Perhaps people could stop purchasing hamburgers from McDonalds, Burger King, and other fast food restaurants and thereby stop the methane pollution of millions of cows raised for inevitable slaughter to supply these megacorporations. At the same time we would stop the decimation of forests which are cleared to raise cattle.

In America we seem to always think about how we can keep our lives the same way they are regardless of how damaging this is in the long run. The same is true with forms of "clean energy." Think outside the box. We aren't going to solve the energy problem by using the same thinking that got us into this in the first place.

If the energy form requires fossil fuels to produce it, that is not thinking outside the box. Yes, the energy form may be more efficient than burning oil and it sounds like biochar includes recycling which would appear to be a good thing.

But ultimately where are we with biochar (or any other carbon based fuel source)? We have to think long range rather than "new market." The Orion Project http://www.theorionproject.com has some very interesting and viable ideas on energy production. These ideas are 100 years old now and have been suppressed by corporations making money by selling oil.

Thomas Joseph said...

Anon @12:01, you a spokesperson for PETA?

It's just not going to happen. People are not going to switch to vegan diets. Nor do I think they should. Besides ... all those crops that need to be grown ... where do you think the fertilizer is going to come from once we stop farming animals? The only other ready source of nitrogen for fertilization is from ... get this ... petroleum.

What a spectacular FAIL that turned out to be!

Sorry folks, things aren't as "cut and dry" as people want them to be.

Erich J. Knight said...

Biochar Soil Technology.....Husbandry of whole new orders of life

Biotic Carbon, the carbon transformed by life, should never be combusted, oxidized and destroyed. It deserves more respect, reverence even, and understanding to use it back to the soil where 2/3 of excess atmospheric carbon originally came from.

We all know we are carbon-centered life, we seldom think about the complex web of recycled bio-carbon which is the true center of life. A cradle to cradle, mutually co-evolved biosphere reaching into every crack and crevice on Earth.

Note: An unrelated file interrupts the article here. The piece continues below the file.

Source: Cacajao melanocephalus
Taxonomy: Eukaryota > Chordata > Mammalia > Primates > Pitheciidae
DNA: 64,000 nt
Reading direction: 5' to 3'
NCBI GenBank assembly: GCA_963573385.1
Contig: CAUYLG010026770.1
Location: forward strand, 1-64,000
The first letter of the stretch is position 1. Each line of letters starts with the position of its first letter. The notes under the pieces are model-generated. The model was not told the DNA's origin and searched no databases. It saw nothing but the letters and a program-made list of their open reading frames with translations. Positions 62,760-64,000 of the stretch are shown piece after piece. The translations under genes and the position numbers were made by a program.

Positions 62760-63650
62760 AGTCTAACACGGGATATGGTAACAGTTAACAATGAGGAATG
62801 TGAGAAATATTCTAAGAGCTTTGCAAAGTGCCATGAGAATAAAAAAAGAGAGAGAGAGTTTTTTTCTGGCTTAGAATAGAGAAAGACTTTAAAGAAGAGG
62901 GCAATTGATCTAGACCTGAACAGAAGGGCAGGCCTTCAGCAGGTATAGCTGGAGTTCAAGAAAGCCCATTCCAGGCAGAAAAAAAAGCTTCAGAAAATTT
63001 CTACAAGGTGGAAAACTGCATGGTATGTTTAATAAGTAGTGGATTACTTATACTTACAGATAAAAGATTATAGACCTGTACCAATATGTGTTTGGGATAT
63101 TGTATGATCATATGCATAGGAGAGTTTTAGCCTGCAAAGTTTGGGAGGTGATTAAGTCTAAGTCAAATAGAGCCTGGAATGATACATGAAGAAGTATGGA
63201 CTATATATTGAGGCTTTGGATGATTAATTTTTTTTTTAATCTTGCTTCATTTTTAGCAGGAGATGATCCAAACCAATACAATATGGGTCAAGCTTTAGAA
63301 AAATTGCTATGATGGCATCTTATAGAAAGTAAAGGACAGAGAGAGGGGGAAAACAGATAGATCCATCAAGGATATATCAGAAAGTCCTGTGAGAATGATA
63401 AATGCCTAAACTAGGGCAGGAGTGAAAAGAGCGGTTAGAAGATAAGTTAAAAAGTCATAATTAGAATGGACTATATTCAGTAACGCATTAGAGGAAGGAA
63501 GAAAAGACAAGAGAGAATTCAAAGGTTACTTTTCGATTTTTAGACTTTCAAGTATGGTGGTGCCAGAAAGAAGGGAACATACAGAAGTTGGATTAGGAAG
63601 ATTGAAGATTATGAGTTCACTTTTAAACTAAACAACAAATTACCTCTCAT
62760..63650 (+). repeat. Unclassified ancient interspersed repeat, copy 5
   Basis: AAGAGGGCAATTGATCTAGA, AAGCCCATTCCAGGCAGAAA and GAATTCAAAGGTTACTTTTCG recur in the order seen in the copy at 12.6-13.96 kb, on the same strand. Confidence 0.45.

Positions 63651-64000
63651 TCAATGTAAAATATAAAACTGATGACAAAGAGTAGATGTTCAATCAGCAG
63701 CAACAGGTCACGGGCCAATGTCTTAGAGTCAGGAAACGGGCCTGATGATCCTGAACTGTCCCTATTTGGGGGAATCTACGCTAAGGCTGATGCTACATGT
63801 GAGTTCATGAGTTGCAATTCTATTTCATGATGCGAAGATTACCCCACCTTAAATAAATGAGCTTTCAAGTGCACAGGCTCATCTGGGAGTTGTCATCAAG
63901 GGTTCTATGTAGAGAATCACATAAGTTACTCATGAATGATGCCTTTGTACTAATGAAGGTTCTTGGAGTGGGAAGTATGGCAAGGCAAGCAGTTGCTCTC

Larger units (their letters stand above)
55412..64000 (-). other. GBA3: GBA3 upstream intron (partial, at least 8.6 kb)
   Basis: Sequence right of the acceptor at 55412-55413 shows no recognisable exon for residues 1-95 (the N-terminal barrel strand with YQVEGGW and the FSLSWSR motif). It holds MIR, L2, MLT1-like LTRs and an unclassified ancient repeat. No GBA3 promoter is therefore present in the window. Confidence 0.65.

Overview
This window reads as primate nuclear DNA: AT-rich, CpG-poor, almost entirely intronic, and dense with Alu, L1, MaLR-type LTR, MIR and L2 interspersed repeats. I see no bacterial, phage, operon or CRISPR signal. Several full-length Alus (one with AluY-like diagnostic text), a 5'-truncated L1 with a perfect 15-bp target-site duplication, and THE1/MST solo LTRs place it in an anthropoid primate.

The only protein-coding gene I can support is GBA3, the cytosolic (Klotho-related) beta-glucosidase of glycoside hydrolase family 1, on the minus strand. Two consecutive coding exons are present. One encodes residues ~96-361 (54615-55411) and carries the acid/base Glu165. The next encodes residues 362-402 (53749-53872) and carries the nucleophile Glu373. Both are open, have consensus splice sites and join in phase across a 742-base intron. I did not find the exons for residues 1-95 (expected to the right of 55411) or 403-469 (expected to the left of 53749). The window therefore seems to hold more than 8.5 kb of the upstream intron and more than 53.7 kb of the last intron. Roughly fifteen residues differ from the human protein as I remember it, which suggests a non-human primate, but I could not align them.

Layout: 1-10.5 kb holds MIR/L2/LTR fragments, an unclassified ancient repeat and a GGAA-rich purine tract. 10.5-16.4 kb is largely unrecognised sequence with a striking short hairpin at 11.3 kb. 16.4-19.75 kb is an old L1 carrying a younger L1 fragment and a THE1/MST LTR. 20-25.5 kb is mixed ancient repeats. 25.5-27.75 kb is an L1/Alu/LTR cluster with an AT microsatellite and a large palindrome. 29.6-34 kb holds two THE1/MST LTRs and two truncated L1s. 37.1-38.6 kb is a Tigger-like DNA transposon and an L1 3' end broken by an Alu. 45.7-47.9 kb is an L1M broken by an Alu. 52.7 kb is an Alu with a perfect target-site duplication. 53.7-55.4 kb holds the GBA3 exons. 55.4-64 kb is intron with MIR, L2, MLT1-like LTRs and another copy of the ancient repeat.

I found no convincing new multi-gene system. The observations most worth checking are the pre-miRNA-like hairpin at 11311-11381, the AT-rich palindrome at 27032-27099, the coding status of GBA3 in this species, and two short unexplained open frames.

It's hard for most to revere microbes and fungus, but from our toes to our gums (onward), their balanced ecology is our health. The greater earth and soils are just as dependent, at much longer time scales. Our farming for over 10,000 years has been responsible for 2/3rds of our excess greenhouse gases. This soil carbon, converted to carbon dioxide, Methane & Nitrous oxide began a slow stable warming that now accelerates with burning of fossil fuel.

Wise Land management; Organic farming and afforestation can build back our soil carbon,

Biochar allows the soil food web to build much more recalcitrant organic carbon, ( living biomass & Glomalins) in addition to the carbon in the biochar.

Biochar, the modern version of an ancient Amazonian agricultural practice called Terra Preta (black earth, TP), is gaining widespread credibility as a way to address world hunger, climate change, rural poverty, deforestation, and energy shortages… SIMULTANEOUSLY!
Modern Pyrolysis of biomass is a process for Carbon Negative Bio fuels, massive Carbon sequestration,10X Lower Methane & N2O soil emissions, and 3X Fertility Too.
Every 1 ton of Biomass yields 1/3 ton Charcoal for soil Sequestration, Bio-Gas & Bio-oil fuels, so is a totally virtuous, carbon negative energy cycle.

Biochar viewed as soil Infrastructure; The old saw, "Feed the Soil Not the Plants" becomes "Feed, Cloth and House the Soil, utilities included !". Free Carbon Condominiums, build it and they will come.
As one microbologist said on the TP list; "Microbes like to sit down when they eat". By setting this table we expand husbandry to whole new orders of life.

Senator / Secretary of Interior Ken Salazar has done the most to nurse this biofuels system in his Biochar provisions in the 07 & 08 farm bill,

http://www.biochar-international.org/newinformationevents/newlegislation.html